Will there be regional differences? Of course. We even have a different climate, natural areas, architecture, history, and traditions. But we have already taken place as Ukrainians, we had to respond in Kherson, Kharkiv, near Luhansk, respond to the question of who we are – Ukrainians or Russians. And we have already answered it.

Do you believe in the Galician project of Ukraine as such? Was its existence not an exaggeration?

A long time ago, Orest Drul and I wrote an article about this. A lot has changed since then. Ukraine consists of many projects: there are Galicia, Volyn, Kyiv, Kharkiv, Odesa… Each regional community has its own idea of who we are. Obviously, these ideas, thoughts, and ideologies compete with each other. It is obvious that Galicia played its role. We were traumatized by the Russian Empire and therefore, we are unambiguous, often too radical, and demanding. Although this demandingness had the opposite results. But in general, we coped with our role and mission. Perhaps now, we will have to rethink it, because the situation has changed, and we have other tasks. We need not only to compete in the projects of the future, but also to negotiate. We should not only preach, but also learn to listen. Although I think we have done a lot of good.

Regarding the post-war perspective: can Ukraine become a small «piece» of Russia or something similar to it?

I look at it from a different angle. This war is not even for independence – it is existential, for the right to exist. If Ukraine loses this war, it will disappear in the «Russian world». As an ethnic group, we may remain, but as a political nation, we will simply be destroyed. Or we will exist as part of the Western world, which has rules, procedures, and is still liberal-democratic. In this world, we will have a lot of external safeguards, and we will be forced to behave in a civilized manner. On the other hand, thanks to our natural anarchy, even outside the Western world, we have not become an authoritarian country.

We will have a million other dangers. There is a huge migration, and the country needs to be rebuilt. We need millions of workers, workers who will come from other countries. We face enormous tasks: how to meet them with dignity, not to allow our identity to dissolve; how to preserve their rights, but also accustom them to our rules; how to compete and cooperate with other countries. Now risks are everywhere, civilization is on the edge. We have acquired such technological and military capabilities that can destroy us. And when we get rid of the «Russians», we will face other «adult» threats – environmental, cultural, and economic issues. There will be no paradise...

Our guests answer the question about the future of Ukraine in radically different ways. How do you see it?

It depends on how the war ends, and what you mean by victory. By victory, I understand the unification of the eastern borders of the Western world and Ukraine. That is, Ukraine’s eastern border should become the border of the Western world, and we should become the eastern outpost of this world. This is how I understand our victory. Then we must be a military, democratic, high-tech country, maybe like Israel. It seems to me that in order to survive, we must modernize, and this is very difficult. We need not only to defeat the «Russians», but also to change a lot, because there are still «11 feats» in front of us, and we need to accomplish them, we still need to ponder a lot of things. I do not know how we will pass them, because I do not know the future. My profession is such that my head is directed to the analysis of the past.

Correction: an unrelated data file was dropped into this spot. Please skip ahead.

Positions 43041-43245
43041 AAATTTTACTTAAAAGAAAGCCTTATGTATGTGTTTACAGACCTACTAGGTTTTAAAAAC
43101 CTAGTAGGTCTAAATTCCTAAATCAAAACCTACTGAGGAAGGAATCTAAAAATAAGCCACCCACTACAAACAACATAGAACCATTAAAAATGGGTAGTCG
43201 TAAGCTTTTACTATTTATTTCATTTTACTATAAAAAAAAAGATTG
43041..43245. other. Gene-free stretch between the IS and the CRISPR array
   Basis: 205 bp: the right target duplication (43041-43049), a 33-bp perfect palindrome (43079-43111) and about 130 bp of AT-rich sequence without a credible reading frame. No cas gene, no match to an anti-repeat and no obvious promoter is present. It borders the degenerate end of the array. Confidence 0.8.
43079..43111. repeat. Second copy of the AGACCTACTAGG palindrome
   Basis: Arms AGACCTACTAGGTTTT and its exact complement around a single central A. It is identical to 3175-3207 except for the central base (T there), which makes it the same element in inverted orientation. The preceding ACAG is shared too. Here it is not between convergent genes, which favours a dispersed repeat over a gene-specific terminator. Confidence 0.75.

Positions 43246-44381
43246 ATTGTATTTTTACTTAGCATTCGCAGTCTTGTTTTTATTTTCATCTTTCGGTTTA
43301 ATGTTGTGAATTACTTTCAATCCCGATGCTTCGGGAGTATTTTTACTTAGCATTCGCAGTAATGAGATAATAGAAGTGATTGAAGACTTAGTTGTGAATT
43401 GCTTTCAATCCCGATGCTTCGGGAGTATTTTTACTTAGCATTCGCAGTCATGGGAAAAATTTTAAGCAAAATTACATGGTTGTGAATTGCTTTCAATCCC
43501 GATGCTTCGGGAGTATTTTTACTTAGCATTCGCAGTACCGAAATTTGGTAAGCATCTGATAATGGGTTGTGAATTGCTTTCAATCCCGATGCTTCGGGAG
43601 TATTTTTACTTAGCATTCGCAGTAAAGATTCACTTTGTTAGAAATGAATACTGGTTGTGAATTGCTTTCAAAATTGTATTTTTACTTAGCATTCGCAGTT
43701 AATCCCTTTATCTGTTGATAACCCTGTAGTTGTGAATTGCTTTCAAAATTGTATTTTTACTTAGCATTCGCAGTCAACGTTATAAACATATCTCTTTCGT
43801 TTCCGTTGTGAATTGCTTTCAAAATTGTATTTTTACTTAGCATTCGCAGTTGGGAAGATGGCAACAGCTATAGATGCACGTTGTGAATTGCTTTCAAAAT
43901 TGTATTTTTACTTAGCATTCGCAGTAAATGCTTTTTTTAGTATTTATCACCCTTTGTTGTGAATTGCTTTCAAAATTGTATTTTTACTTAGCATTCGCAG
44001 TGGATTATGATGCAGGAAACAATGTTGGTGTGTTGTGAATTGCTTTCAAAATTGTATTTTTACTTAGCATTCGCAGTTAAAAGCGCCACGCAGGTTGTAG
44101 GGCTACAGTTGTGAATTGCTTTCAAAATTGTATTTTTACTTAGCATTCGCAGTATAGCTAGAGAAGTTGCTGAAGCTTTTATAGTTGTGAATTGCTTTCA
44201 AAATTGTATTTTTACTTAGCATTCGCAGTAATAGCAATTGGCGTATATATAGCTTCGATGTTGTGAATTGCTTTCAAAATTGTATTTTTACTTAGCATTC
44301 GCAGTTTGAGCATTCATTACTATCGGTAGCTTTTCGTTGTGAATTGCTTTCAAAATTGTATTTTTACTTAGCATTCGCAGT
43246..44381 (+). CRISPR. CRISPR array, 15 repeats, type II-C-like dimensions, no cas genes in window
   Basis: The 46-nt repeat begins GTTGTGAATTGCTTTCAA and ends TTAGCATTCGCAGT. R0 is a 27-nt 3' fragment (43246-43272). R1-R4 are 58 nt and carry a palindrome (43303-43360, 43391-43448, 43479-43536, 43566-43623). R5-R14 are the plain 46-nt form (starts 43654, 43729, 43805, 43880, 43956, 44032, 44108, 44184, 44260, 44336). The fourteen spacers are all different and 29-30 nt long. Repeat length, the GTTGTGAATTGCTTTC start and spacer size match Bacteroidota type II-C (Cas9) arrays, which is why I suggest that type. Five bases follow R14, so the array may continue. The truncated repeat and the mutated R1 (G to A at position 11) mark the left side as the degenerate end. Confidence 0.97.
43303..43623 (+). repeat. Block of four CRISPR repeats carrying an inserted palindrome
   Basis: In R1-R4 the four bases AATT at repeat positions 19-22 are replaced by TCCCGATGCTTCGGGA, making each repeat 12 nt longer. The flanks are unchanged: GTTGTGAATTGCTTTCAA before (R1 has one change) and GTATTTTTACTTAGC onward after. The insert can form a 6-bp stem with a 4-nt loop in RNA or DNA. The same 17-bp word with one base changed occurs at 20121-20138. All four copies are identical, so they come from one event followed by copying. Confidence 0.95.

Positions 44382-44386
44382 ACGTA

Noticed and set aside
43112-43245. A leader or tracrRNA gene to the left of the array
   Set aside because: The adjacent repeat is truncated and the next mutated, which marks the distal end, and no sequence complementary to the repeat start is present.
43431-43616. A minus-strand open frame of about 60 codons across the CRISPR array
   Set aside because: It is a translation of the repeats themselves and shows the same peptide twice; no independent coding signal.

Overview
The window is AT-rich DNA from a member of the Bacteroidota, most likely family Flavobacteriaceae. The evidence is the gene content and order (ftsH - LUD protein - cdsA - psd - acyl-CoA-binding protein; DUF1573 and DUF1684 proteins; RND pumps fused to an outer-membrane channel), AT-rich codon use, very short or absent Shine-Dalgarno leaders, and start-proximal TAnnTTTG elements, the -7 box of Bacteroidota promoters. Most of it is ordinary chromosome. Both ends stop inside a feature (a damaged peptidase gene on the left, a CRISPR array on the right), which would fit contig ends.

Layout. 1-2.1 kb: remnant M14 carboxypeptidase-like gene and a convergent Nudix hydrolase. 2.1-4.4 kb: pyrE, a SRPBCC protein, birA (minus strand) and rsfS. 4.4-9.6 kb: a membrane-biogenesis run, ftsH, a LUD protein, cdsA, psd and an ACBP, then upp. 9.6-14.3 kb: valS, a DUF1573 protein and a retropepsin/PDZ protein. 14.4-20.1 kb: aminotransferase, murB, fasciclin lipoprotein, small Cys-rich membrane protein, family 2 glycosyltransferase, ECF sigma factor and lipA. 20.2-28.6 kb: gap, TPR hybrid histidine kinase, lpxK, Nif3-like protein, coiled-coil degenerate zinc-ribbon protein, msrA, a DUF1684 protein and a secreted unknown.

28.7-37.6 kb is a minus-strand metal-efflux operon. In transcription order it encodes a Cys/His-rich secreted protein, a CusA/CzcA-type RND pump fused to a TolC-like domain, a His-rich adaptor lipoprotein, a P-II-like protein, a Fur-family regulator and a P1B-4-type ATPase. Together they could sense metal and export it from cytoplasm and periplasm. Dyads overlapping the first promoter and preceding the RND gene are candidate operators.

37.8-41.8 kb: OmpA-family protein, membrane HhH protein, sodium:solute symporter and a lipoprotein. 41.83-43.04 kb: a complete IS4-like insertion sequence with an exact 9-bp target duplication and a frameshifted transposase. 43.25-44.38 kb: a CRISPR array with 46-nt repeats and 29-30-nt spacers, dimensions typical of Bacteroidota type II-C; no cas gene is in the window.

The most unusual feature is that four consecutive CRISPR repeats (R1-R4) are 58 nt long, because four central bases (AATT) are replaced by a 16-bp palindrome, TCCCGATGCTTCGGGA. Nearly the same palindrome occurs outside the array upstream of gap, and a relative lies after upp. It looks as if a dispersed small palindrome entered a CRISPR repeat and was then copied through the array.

What should we do with Russian culture: reject, ban or, as they say now, cancel it?

A few words about what Russian culture is. This is the result of the work of two centuries: from Peter I to Nicholas II. The first opened the «gate to Europe», invited many Europeans to Russia who spoke German, French, and Dutch – various languages. They and their descendants created a thin cultural layer in Russia and «the Great Russian culture». In 1917, they were all simply thrown out because of the socialist revolution, except among other things, it was also an exorcism: the devil was expelled from the Russian Orthodox soul in the form of the Western elite [Laughs]. All «Tolstoy and Dostoevsky» are descendants of cultured Western people. They, along with the White Guards [monarchist army, one of the sides in the Russian civil war] and bourgeois types of people, were thrown out. And from that moment on, Russia is struggling with the phantom of Western influence. Modern «Russians» have the same relationship to that culture as the Taliban have to the Buddhist monuments in Afghanistan. In the West, these two concepts are also poorly distinguished. For them, Tolstoy and Dostoyevsky are part of Western culture. And so it is, it’s just that modern «Russians» have nothing to do with them.

When the war is over, everything will calm down, the emotions will subside, and we will be able to distinguish better, many different colours will appear between black and white. I have never been a fan of Russian culture, but I do not think that it should be cancelled. You just need to clearly distinguish the imperial component. And one more thing: in order to create your own music, there must be silence behind the wall. We should, at least for a generation, build a kind of cultural wall, complete the building of our own culture, more oriented towards the West. Then it is no longer us, but our children who can continue this discussion.

What do you think about the practice of cancellation in general? Is this not displacement in psychotherapy?

No, it is annulment, destruction. We act like this when something very threatening, or scary appears. In some extreme cases, it saves our lives, but in the long run, it’s not a very good practice.

That is, it should be talked about and understood as a trauma?

Yes, but for this we need the war to end, because until then, we cannot think rationally. When the war is over, we must find words, a position, and a platform. And for now, we have to be clear.

Andrii Saichuk spoke

Text: Marichka Ilyina, Translated by Vitalii Holich

Photo: Your city